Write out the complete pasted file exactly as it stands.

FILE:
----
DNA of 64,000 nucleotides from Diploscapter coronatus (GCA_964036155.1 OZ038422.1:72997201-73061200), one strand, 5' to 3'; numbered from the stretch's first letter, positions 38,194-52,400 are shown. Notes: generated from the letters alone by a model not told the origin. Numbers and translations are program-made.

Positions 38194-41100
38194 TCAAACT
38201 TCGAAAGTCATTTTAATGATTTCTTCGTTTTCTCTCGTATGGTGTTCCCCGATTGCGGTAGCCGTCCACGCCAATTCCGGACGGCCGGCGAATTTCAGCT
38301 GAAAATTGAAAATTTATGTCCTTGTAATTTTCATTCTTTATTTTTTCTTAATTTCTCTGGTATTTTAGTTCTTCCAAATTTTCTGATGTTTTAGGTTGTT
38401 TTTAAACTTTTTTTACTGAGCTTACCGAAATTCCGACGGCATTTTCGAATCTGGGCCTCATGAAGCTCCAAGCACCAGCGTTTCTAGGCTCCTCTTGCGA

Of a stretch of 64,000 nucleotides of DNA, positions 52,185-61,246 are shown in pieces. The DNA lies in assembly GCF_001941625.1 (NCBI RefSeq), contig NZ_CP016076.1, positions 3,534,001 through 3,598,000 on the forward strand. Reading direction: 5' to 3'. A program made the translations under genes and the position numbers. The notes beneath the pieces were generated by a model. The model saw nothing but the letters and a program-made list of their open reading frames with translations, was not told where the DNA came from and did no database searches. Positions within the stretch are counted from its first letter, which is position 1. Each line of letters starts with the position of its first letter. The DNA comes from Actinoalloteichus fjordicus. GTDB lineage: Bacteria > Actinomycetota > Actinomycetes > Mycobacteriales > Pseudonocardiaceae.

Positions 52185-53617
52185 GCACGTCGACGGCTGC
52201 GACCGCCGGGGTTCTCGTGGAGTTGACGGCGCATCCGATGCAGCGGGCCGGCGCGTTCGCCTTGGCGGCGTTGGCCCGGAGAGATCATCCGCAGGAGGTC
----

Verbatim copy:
DNA of 64,000 nucleotides from Diploscapter coronatus (GCA_964036155.1 OZ038422.1:72997201-73061200), one strand, 5' to 3'; numbered from the stretch's first letter, positions 38,194-52,400 are shown. Notes: generated from the letters alone by a model not told the origin. Numbers and translations are program-made.

Positions 38194-41100
38194 TCAAACT
38201 TCGAAAGTCATTTTAATGATTTCTTCGTTTTCTCTCGTATGGTGTTCCCCGATTGCGGTAGCCGTCCACGCCAATTCCGGACGGCCGGCGAATTTCAGCT
38301 GAAAATTGAAAATTTATGTCCTTGTAATTTTCATTCTTTATTTTTTCTTAATTTCTCTGGTATTTTAGTTCTTCCAAATTTTCTGATGTTTTAGGTTGTT
38401 TTTAAACTTTTTTTACTGAGCTTACCGAAATTCCGACGGCATTTTCGAATCTGGGCCTCATGAAGCTCCAAGCACCAGCGTTTCTAGGCTCCTCTTGCGA

Of a stretch of 64,000 nucleotides of DNA, positions 52,185-61,246 are shown in pieces. The DNA lies in assembly GCF_001941625.1 (NCBI RefSeq), contig NZ_CP016076.1, positions 3,534,001 through 3,598,000 on the forward strand. Reading direction: 5' to 3'. A program made the translations under genes and the position numbers. The notes beneath the pieces were generated by a model. The model saw nothing but the letters and a program-made list of their open reading frames with translations, was not told where the DNA came from and did no database searches. Positions within the stretch are counted from its first letter, which is position 1. Each line of letters starts with the position of its first letter. The DNA comes from Actinoalloteichus fjordicus. GTDB lineage: Bacteria > Actinomycetota > Actinomycetes > Mycobacteriales > Pseudonocardiaceae.

Positions 52185-53617
52185 GCACGTCGACGGCTGC
52201 GACCGCCGGGGTTCTCGTGGAGTTGACGGCGCATCCGATGCAGCGGGCCGGCGCGTTCGCCTTGGCGGCGTTGGCCCGGAGAGATCATCCGCAGGAGGTC